Latest posts by Ewan Hollander (see all)
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- Three Little-Known Health Benefits of Regular, Quality Sleep - August 30, 2017
It is no secret that the vast majority of us have spent a weekend binge watching cultural hits such as Orange Is The New Black, Stranger Things, House of Cards, Dexter, The Office, Californication etc. But, as it is with human nature, you have mostly binge watched the shows that were recommended to you. There is no shame in that. Why would you want to waste your time watching a TV show that turned out to be sub-par? Well, in the countless hours you have spent watching these shows, Netflix has been steadily adding new content to its streaming service. With all the new shows available online now, it’s likely that you may have missed one or two. Now that the streaming site has almost every genre, how-about, instead of watching the latest Marvel show, like Daredevil, Jessica Jones or Luke Cage, why not try one of these underrated gems?
“It’s the Emmy-winning story of a wealthy family that lost everything, and the one son who had no choice but to keep them all together.”
Initially cancelled after the third season to the disappointment of many fans, Arrested Development revolves around the Bluth family, specifically Michael Bluth (Jason Bateman) as finds himself forced to stay in Orange County and run the family real estate business after his father, George Bluth Sr (Jeffrey Tambor)., is sent to prison for committing white-collar crime. He tries to juggle the wants and needs of his spoiled and eccentric family while being a good role model for his teenage son, George Michael (Michael Cera).
Narrated by Ron Howard, this show is famous for its brilliant character, spot on writing and many many ‘in jokes’. The cast is completed by Portia de Rossi, Will Arnet, David Cross, Jessica Walter, Tony Hale and Alia Shawkat. After it was cancelled, Netflix stepped in and renewed the show for a 4th season.
From Dusk Till Dawn
“Bank-robbing brothers encounter vengeful lawmen and hungry demons south of the border in this original horror series.”
Bank robber Seth Gecko and his violent brother, Richie, are on the run — a robbery gone bad left several people dead — and the FBI and Texas Rangers are in pursuit. As they head for Mexico, the brothers meet the Fuller family heading the same way. They take the family hostage and continue the trip in the Fullers’ RV. Chaos breaks out when they stop at a bar to meet the cartel king who offered them shelter. The bar is home to vampires and becomes the scene of another fight in a reimagining of a 1996 movie by the same title, created by Robert Rodriguez, who brought that version to the big screen.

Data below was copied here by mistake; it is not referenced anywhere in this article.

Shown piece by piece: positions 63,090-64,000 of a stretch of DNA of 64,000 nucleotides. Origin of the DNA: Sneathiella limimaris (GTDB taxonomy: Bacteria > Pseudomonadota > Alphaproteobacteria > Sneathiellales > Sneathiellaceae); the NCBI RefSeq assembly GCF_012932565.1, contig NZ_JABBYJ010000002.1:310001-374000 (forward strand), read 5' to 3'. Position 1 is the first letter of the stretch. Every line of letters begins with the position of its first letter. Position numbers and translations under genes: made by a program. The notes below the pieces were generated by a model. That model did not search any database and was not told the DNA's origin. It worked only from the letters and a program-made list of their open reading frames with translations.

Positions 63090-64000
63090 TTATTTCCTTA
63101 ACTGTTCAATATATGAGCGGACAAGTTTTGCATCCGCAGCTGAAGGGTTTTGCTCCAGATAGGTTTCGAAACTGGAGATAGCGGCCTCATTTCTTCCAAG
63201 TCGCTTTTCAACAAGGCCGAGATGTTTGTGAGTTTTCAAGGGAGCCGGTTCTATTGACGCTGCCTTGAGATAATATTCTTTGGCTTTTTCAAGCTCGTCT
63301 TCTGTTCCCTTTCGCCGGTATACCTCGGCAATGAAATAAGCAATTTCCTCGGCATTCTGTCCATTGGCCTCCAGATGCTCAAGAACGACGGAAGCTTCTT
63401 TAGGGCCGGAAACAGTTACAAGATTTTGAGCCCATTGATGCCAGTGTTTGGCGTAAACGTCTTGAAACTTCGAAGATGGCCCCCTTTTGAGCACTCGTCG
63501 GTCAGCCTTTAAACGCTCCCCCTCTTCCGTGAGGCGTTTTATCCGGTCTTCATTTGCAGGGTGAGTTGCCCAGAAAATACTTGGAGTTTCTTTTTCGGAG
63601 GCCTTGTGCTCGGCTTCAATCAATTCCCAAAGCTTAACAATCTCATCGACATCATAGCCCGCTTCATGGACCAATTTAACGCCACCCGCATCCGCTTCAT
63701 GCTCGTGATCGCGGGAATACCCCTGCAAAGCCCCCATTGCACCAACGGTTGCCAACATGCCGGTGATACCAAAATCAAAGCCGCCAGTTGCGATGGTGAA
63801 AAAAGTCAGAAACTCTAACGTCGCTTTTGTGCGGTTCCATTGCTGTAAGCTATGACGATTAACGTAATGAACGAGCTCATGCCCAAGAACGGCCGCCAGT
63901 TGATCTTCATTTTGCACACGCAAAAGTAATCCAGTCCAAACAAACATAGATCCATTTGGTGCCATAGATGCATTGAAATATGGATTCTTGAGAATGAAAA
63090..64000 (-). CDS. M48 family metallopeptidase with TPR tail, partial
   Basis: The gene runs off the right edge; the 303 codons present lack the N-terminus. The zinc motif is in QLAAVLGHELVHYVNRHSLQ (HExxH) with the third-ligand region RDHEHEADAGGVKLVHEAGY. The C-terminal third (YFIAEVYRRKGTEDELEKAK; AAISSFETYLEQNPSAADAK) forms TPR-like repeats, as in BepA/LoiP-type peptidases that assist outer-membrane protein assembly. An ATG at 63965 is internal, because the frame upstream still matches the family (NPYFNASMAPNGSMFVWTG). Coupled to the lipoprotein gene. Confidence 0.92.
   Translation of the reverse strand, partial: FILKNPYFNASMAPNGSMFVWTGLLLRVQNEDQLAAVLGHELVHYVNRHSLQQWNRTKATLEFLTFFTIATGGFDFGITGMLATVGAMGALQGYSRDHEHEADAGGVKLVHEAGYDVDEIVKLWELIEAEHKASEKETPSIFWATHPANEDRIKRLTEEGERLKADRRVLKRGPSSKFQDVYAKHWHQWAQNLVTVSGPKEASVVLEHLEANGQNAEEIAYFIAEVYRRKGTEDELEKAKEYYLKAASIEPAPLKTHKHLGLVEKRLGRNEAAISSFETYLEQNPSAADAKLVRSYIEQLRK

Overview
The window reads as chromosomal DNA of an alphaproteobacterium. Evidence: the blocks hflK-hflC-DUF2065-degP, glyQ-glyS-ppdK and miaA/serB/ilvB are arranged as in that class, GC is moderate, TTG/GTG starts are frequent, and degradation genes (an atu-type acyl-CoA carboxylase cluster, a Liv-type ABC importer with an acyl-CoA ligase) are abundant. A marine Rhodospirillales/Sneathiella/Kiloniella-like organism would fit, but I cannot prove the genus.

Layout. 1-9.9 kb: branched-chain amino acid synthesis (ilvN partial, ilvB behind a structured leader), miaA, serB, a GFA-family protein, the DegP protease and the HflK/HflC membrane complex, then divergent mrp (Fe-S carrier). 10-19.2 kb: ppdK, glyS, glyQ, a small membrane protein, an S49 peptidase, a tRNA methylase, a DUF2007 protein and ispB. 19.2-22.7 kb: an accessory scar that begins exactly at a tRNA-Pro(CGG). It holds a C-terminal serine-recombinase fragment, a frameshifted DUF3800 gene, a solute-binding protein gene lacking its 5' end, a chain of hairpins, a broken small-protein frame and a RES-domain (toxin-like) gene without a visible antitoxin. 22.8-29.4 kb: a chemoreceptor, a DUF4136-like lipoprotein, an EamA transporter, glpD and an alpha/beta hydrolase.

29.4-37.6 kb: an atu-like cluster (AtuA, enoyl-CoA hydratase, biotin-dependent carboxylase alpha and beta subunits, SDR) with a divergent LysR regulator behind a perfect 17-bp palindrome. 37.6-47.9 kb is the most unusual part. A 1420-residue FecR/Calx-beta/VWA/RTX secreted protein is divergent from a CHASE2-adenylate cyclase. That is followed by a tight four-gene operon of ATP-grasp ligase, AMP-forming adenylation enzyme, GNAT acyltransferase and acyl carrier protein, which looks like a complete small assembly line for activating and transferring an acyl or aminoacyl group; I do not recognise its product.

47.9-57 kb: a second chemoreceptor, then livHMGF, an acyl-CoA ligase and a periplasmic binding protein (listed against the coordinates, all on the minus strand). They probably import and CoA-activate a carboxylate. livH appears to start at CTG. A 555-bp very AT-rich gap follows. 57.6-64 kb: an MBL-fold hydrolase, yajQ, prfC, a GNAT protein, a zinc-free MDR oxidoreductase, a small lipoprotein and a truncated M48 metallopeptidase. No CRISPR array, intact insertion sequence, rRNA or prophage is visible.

The show deviates from the film in several ways and adds new lore to the vampire mythology. It’s dark, gory, often violent and filled with flawed characters a plenty.
“From the creators of “The Matrix” and “Babylon 5” comes this tense series in which eight people can telepathically experience each other’s lives.”
Eight strangers around the globe find themselves connected — first by a violent vision, then by their shared ability to connect with one another’s thoughts and actions, and finally by the urgent need to find out what happened and why. Their need to know goes beyond simple curiosity — as they pursue answers, a mysterious organization hunts them down, intent on destroying them. The intense thriller is the first foray into television (or, more accurately, Netflix) for renowned filmmakers Lana Wachowski and Lilly Wachowski (“The Matrix Reloaded”), who created the series with J. Michael Straczynski (“Thor”). The international cast includes veteran actors known to U.S. audiences, like Daryl Hannah (“Kill Bill”) and Naveen Andrews (“Lost”), and others well-known in their home countries, like German actor Max Riemelt and Doona Bae of South Korea. In keeping with the global premise of the series, shooting takes place all over the world, including London, Reykjavik, Nairobi and Mumbai.
Netflix’s blurb in the quotation marks above doesn’t do Sense8 justice. It’s a highly stylistic global romp that merges Sci-Fi with reality in a (sort of) believable way. One of the best things about Sense8 is the lack of CGI. The show is filmed in such a way that CGI isn’t needed and it gives the experience a much more believable and authentic feel. Add characters with their own skills who have to be co-dependant on each other to overcome situations and you have a great TV show on your hands. Bring on season 2!
“Set in a world of greed, betrayal, sexual intrigue and rivalry, ‘Marco Polo’ is based on the famed explorer’s adventures in Kublai Khan’s court.”
As a youth of 15 or 16, Marco Polo first met his father and uncle and embarked on an epic adventure, crossing thousands of miles of unforgiving terrain, through political unrest and upheaval, to the court of Kublai Khan in what is now Beijing. A Netflix original, rife with warfare and political/sexual intrigue, spotlights the years at the Chinese court and the journeys. A global roster of stars includes Italian newcomer Lorenzo Richelmy as Marco. Filming sites are Italy, Kazakhstan and Malaysia; producers couldn’t get permission in China.